As well as the GC issues, and that it will throw KeyNotFoundException on the first call, it's not thread-safe. –  Jon Hanna Aug 28 '12 at 0:42
    
@JonHanna: I think that you mean that the method will not find a key that you haven't put in the dictionary, which is pretty obvious. As long as you add a list for each game objects to the dictionary, it won't throw any exception. The thread safety is a good point though. You would need to add some synchronisation if it's accessed from more than one thread at a time. –  Guffa Aug 28 '12 at 0:53
    
Yes, but to put the new list in the dictionary, you need to know you need to put the new list in the dictionary. Unless all GameObject's come from a single factory method that also adds the new list, this would also need to be dealt with in this call. –  Jon Hanna Aug 28 '12 at 0:56
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Yes, you are right. If you have a static method, all instances of that class share the same data. The call return memberList; is illegal. It is the same as return this.memberList; and this is not available in a static method. Instead you'd have to call the class: return GameObject.memberList;. But I understand that you are not looking for this solution.

Extension methods are meant to create additional behavior. If you want to create additional data, extending the GameObject class using inheritance is the right choice.

Alternatively you could attach the memberList by using a dictionary of the form Dictionary<GameObject, List<Member>>. But personally I'd favor composition as shown below:

public class myGameObject
{
    public List<Member> memberList { get; set; }
    public GameObject go { get; set; }
}
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Several problems with this answer, Jan. 1/ return memberList is a legal statement (not a call), but will return the classes static member, not an instance member. It is definitely not equivalent to return this.memberList. 2/ Extending a sealed class is not possible, but a wrapper class using composition would be, but if it is to be consumed by a framework that expects an instance of GameObject, you're not going to have good results. –  Tetsujin no Oni Aug 28 '12 at 0:32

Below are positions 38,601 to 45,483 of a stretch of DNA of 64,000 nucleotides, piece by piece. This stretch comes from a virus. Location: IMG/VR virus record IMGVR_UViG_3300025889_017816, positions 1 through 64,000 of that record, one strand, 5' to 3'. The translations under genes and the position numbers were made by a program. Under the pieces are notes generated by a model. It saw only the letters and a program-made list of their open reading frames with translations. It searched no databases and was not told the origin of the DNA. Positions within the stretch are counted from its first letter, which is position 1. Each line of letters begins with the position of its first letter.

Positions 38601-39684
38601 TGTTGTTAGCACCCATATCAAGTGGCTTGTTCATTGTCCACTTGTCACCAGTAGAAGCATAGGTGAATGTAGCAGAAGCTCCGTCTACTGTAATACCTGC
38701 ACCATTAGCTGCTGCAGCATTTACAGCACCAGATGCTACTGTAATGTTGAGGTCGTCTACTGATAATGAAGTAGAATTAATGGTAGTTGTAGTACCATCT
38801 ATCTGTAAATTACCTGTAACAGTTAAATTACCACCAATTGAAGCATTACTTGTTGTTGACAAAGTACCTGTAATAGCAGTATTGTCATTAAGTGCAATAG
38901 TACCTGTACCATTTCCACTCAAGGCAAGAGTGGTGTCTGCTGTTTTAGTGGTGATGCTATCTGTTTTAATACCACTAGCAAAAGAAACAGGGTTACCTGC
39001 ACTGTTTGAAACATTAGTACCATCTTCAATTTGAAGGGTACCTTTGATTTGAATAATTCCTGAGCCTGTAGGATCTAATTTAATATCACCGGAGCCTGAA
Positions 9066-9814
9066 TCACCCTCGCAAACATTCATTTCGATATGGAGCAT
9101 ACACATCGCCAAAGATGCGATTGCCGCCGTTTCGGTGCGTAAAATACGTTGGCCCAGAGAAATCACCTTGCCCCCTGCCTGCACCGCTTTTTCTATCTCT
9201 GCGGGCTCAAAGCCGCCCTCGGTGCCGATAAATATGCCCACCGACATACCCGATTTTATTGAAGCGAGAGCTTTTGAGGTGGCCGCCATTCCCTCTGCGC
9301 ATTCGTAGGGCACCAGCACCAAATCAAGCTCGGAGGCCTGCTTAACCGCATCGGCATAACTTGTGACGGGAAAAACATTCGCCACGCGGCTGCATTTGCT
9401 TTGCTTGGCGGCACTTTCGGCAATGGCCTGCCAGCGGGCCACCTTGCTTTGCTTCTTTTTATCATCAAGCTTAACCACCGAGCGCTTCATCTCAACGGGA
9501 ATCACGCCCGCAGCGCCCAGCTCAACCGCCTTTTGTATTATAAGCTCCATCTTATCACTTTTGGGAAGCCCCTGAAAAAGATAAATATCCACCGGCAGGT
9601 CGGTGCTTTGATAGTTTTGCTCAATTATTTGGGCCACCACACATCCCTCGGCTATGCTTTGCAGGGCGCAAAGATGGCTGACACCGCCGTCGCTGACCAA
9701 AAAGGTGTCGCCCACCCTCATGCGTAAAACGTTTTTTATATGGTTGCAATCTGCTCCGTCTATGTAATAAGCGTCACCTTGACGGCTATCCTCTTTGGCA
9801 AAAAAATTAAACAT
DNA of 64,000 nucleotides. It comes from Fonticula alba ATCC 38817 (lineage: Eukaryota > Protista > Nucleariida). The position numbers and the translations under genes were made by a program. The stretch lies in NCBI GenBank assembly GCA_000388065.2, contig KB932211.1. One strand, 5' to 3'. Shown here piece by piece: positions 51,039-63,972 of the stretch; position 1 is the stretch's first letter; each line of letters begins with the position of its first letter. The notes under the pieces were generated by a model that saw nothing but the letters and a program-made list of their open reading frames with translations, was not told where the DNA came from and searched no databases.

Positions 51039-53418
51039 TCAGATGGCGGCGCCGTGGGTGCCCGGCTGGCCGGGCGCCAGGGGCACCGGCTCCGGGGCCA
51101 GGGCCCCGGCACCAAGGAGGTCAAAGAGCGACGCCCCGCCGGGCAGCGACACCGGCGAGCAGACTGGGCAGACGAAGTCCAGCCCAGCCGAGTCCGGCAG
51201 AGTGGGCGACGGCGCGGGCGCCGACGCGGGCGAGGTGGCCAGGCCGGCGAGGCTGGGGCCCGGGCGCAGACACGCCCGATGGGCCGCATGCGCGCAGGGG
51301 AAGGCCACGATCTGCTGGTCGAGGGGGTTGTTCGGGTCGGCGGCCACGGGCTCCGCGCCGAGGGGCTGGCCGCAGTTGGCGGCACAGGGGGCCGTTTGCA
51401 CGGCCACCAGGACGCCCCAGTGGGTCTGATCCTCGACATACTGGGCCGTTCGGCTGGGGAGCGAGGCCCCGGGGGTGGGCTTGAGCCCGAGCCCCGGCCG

unfortunately inheriting from the gameObject cant be done as its been sealed from the api. To get around this problem in the past Ive created wrapper classes similier to what you have shown. But it adds a lot of additional complexity Id like to avoid. –  MichaelTaylor3D Aug 28 '12 at 0:33
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private static ConditionalWeakTable<GameObject, List<Member>> dict = new ConditionalWeakTable<GameObject, List<Member>>();

public static List<Member> GetMemberList(this GameObject go)
{
  return dict.GetOrCreateValue(go);
}

ConditionalWeakTable manages the object lifetime, because it uses weak-references. Therefore it doesn't stop the GC from collecting the GameObject if it there are no other live references to it, and this will also allow the List<Member> to be collected.

It is threadsafe, but this assumes that you want your starting point to be an empty list (the default constructor is called in GetOrCreateValue if there isn't a current value). If you want a different starting point, your threading issues become more complicated.

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This is a great alternative as well, I have a lot of options to try out. –  MichaelTaylor3D Aug 28 '12 at 0:47
    
Tetsujin no Oni's seems like the soundest bet, though I know nothing about unity myself. –  Jon Hanna Aug 28 '12 at 0:52
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Extension methods are simply just static methods that "appear" to look like instance methods.

They however, do not add any additional functionality a static method doesn't, it's just for ease-of-use, maintenance, and readability. Extension methods cannot access protected / private members either.

If GameObject is not actually sealed (ie it doesn't have the sealed keyword), then you can write a class that inherits GameObject to gain access to its protected methods/fields/properties. This will only work if you yourself are the one constructing these objects.

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Yes, unfortunately inheriting from a GameObject is off limits and i have no access to change it. –  MichaelTaylor3D Aug 28 '12 at 0:32